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[Morgantown] The Augusta on the Square development

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Groundbreaking Launches Square at Falling Run

"Designed to rejuvenate the blighted Sunnyside district near West Virginia University's downtown campus, the Square at Falling Run was touted in May 2003 by then-Morgantown City Planner Jim Wood as "the most significant urban revitalization project ever proposed in the state of West Virginia." "

Someone should go grab photographs! This is great news for Morgantown, as it is seeing increasing downtown development.

Web-site for the project

Article information: "Groundbreaking Launches Square at Falling Run, by Pam Kasey, State Journal, January 18, 2007."

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Hasn't West Virginia suffered enough economic hardship for them? You would think that they would try to turn free enterprise loose so it can flourish. Sad to see the ideology of "smart" growth take hold when it only harms communities.

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Hasn't West Virginia suffered enough economic hardship for them? You would think that they would try to turn free enterprise loose so it can flourish. Sad to see the ideology of "smart" growth take hold when it only harms communities.

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Morgantown rentals seek to set new standard

By Kellen Henry, Charleston Daily Mail, September 20, 2007

Morgantown's Sunnyside neighborhood is receiving a facelift with new luxury properties. The neighborhood was once one of the most notorious and blighted in the state. One of the new developments is the $26 million Augusta on the Square apartment complex that replaced substandard rental housing along the stadium loop section of University Avenue and Falling Run Road that is near West Virginia University's downtown campus.

Two of the large buildings are setting a new standard for rental housing in the city. The rental rates range from $445 a month for a bunk bed in a shared bedroom to $915 a month for a single-occupancy apartment, and is more expensive than the $300 to $600 a month that students pay for units elsewhere. The Augusta units, however, are furnished, and include all utilities and Internet access. About 2/3 of the 296 bedrooms in the 156 apartments are filled.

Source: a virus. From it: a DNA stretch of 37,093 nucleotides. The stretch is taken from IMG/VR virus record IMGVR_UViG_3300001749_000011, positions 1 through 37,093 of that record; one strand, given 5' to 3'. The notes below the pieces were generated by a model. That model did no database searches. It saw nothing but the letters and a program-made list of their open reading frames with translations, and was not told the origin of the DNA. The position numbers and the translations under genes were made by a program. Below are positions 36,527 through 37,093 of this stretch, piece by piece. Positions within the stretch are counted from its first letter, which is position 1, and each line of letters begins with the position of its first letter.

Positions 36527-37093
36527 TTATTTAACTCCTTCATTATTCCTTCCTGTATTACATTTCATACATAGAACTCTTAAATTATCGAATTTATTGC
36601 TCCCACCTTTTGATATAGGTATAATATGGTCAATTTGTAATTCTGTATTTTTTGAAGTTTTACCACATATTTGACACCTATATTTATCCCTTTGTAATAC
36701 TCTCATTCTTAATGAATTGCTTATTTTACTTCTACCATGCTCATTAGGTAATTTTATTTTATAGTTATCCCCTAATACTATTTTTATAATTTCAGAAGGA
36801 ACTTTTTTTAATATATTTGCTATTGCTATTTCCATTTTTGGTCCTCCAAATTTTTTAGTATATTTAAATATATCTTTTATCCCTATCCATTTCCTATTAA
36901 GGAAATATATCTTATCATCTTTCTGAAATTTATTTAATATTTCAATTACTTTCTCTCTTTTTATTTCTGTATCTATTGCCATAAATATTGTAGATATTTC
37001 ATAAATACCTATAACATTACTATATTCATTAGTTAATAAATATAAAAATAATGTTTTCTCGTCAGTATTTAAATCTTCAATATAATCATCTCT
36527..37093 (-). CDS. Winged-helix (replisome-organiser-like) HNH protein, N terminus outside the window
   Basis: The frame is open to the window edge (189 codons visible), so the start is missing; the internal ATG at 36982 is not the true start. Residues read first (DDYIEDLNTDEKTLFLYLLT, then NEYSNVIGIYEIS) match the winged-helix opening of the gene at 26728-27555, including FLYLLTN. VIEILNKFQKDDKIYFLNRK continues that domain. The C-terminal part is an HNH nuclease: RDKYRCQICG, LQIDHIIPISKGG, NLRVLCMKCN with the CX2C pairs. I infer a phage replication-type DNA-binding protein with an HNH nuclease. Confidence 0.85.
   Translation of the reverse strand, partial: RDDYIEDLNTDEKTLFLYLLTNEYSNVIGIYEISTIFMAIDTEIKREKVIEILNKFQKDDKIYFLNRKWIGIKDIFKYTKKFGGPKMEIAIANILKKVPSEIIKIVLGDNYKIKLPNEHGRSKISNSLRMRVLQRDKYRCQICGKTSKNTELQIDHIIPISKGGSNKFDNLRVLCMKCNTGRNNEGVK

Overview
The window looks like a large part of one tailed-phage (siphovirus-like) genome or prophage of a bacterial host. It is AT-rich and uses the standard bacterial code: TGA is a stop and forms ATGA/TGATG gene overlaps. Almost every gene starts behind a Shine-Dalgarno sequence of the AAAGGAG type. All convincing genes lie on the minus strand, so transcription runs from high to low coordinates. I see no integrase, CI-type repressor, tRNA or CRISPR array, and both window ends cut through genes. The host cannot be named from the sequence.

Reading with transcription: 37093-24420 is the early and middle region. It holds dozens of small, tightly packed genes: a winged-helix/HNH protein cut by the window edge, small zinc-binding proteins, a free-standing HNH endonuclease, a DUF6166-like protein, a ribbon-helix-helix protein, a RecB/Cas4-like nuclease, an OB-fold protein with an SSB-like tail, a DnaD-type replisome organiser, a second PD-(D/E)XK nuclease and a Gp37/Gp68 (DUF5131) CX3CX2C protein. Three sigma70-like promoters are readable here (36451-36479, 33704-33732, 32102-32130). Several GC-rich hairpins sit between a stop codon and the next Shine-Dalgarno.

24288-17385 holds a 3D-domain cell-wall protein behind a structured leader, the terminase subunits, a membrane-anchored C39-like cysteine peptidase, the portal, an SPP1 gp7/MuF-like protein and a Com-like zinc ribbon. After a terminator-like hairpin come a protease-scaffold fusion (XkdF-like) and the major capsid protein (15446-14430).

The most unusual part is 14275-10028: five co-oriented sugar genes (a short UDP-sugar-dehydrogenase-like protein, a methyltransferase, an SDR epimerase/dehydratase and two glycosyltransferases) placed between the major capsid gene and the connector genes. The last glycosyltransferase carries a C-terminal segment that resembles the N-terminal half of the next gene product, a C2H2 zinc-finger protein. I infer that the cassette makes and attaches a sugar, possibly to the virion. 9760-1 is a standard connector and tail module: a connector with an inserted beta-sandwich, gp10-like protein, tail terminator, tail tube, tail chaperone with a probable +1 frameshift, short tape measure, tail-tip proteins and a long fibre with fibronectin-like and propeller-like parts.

The complex comes with 24-hour security and key cards, and underground parking spaces. It's facade features a brick and stacked-stone exterior that is meant to look like WVU buildings such as the newly renovated Oglebay Hall

The 18-month project was finished in 8.5 months, but work has been ongoing since 1980, when the developers began buying lots and demolishing houses to form the current acreage. Ground was broken in January 2007. $2.5 million dollars in a special kind of financing will pay for upgraded infrastructure surrounding the complex, and allows developers to delay paying the higher property taxes that normally would result from increased property values caused by the development. Instead of paying the higher taxes, the developer devotes that money to debt taken on for the project.

The 29-acres surrounding the development are some of the most valuable in the state, which can fetch more than a million dollars per acre. The land is considered part of the city's "Sunnyside Up" neighborhood revitalization project. Morgantown has invested in the development by amending the city's zoning laws and helping developers obtain a $5 million state economic grant, the special tax financing and other financing through the sale of bonds, and are also part of negotiations with prospective investors, bankers and financers.

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With the Augusta apartments completed, the developers will begin work on the next phases of the $250 million Square at Falling Run. Within three to 10 years, the developers hope to straighten out University Avenue to provide space for retail shops, a hotel, extensions of university buildings and apartments -- all over a parking garage. The concept has been approved by the city, and work should begin in spring 2008.

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